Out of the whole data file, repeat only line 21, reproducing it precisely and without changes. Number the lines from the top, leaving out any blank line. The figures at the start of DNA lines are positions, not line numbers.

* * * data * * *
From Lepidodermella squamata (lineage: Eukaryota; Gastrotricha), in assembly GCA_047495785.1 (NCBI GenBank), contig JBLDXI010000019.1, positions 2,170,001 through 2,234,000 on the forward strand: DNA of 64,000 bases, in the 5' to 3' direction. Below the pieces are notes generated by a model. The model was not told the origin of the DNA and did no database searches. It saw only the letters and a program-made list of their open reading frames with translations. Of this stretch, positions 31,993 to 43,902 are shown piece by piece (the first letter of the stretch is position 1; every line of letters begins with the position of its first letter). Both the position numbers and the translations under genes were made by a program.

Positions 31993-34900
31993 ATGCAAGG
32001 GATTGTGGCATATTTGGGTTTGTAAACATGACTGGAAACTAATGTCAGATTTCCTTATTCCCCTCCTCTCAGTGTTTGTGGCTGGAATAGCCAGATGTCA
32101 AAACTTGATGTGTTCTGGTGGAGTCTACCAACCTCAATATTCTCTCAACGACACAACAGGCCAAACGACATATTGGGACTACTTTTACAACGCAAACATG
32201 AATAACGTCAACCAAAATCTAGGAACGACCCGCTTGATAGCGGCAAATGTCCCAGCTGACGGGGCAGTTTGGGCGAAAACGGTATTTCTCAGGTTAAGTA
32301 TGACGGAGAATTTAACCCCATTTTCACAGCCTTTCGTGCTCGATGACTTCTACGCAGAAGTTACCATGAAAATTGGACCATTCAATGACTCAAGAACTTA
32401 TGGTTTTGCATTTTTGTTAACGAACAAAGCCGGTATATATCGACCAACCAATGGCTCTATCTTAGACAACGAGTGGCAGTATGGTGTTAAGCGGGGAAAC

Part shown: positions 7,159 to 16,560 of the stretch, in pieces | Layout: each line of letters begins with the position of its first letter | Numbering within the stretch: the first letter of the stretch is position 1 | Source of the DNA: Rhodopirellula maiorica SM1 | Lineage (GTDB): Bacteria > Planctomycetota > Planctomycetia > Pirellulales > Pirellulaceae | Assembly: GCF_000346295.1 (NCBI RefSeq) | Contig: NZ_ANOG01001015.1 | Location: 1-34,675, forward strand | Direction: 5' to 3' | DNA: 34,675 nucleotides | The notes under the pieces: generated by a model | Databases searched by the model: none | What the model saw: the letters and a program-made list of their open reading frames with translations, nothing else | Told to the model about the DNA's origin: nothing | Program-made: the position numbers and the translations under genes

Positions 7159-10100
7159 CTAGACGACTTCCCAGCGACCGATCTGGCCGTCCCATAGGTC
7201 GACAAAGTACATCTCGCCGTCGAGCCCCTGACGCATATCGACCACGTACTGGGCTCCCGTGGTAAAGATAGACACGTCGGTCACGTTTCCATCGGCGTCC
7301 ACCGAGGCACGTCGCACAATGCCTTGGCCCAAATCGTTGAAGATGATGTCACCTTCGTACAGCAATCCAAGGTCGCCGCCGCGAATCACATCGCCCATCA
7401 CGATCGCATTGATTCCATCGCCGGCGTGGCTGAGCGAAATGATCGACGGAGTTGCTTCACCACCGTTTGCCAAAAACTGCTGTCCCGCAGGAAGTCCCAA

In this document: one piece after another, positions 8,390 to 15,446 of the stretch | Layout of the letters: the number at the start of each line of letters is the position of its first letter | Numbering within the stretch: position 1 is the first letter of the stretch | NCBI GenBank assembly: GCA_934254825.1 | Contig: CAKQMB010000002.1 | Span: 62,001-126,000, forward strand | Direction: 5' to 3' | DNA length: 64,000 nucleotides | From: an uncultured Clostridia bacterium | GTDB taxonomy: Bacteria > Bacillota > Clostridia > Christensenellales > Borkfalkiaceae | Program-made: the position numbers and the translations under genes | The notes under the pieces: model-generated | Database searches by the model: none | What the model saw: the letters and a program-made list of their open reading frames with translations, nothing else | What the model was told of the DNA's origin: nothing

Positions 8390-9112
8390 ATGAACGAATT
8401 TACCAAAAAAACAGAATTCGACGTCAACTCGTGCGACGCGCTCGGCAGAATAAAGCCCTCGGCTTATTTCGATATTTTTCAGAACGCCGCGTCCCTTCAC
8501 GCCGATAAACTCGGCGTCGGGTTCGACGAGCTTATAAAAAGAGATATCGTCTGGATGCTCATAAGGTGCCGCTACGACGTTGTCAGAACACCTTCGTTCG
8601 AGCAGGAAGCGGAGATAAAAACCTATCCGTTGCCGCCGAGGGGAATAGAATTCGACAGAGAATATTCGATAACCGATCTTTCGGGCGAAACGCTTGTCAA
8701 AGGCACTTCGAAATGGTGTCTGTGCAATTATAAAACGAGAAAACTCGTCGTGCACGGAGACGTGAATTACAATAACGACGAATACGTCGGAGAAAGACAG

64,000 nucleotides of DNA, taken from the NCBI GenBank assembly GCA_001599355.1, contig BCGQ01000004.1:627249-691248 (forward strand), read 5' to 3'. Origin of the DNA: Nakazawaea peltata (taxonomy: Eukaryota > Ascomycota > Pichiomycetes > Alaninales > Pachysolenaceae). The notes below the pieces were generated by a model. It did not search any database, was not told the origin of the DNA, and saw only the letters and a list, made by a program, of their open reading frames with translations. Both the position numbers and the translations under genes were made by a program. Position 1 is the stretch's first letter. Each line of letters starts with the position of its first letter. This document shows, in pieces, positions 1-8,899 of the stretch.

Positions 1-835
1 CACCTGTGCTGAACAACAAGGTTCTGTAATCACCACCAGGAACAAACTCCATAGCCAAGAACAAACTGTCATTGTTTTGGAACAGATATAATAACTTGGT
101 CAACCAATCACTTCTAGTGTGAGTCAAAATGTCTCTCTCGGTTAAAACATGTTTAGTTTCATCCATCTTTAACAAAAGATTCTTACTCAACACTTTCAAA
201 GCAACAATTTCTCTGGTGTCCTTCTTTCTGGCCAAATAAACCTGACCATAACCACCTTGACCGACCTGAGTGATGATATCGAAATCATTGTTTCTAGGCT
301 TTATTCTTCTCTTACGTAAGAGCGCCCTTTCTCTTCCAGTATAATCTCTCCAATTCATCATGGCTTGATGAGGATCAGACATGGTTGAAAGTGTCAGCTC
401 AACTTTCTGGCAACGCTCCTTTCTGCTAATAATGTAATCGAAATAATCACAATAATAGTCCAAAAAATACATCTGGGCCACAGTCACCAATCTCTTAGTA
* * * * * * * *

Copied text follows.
8701 AGGCACTTCGAAATGGTGTCTGTGCAATTATAAAACGAGAAAACTCGTCGTGCACGGAGACGTGAATTACAATAACGACGAATACGTCGGAGAAAGACAG